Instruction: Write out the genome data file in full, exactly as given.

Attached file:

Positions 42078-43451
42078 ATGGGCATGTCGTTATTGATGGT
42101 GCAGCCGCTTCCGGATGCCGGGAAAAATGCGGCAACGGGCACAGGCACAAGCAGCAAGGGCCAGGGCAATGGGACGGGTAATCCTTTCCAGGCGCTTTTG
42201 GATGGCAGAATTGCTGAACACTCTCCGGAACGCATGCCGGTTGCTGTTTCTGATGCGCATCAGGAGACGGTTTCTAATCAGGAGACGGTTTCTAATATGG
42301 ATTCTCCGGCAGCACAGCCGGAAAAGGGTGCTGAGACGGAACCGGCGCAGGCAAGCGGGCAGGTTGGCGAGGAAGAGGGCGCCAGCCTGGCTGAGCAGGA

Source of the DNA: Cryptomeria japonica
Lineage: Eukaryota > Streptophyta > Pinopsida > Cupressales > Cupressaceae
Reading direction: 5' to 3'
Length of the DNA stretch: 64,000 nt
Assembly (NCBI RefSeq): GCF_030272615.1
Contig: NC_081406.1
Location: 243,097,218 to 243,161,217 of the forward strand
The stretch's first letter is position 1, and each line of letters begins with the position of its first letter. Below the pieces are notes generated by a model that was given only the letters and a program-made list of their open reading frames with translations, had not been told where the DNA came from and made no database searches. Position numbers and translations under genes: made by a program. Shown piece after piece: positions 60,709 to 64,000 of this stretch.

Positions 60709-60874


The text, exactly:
Positions 42078-43451
42078 ATGGGCATGTCGTTATTGATGGT
42101 GCAGCCGCTTCCGGATGCCGGGAAAAATGCGGCAACGGGCACAGGCACAAGCAGCAAGGGCCAGGGCAATGGGACGGGTAATCCTTTCCAGGCGCTTTTG
42201 GATGGCAGAATTGCTGAACACTCTCCGGAACGCATGCCGGTTGCTGTTTCTGATGCGCATCAGGAGACGGTTTCTAATCAGGAGACGGTTTCTAATATGG
42301 ATTCTCCGGCAGCACAGCCGGAAAAGGGTGCTGAGACGGAACCGGCGCAGGCAAGCGGGCAGGTTGGCGAGGAAGAGGGCGCCAGCCTGGCTGAGCAGGA

Source of the DNA: Cryptomeria japonica
Lineage: Eukaryota > Streptophyta > Pinopsida > Cupressales > Cupressaceae
Reading direction: 5' to 3'
Length of the DNA stretch: 64,000 nt
Assembly (NCBI RefSeq): GCF_030272615.1
Contig: NC_081406.1
Location: 243,097,218 to 243,161,217 of the forward strand
The stretch's first letter is position 1, and each line of letters begins with the position of its first letter. Below the pieces are notes generated by a model that was given only the letters and a program-made list of their open reading frames with translations, had not been told where the DNA came from and made no database searches. Position numbers and translations under genes: made by a program. Shown piece after piece: positions 60,709 to 64,000 of this stretch.

Positions 60709-60874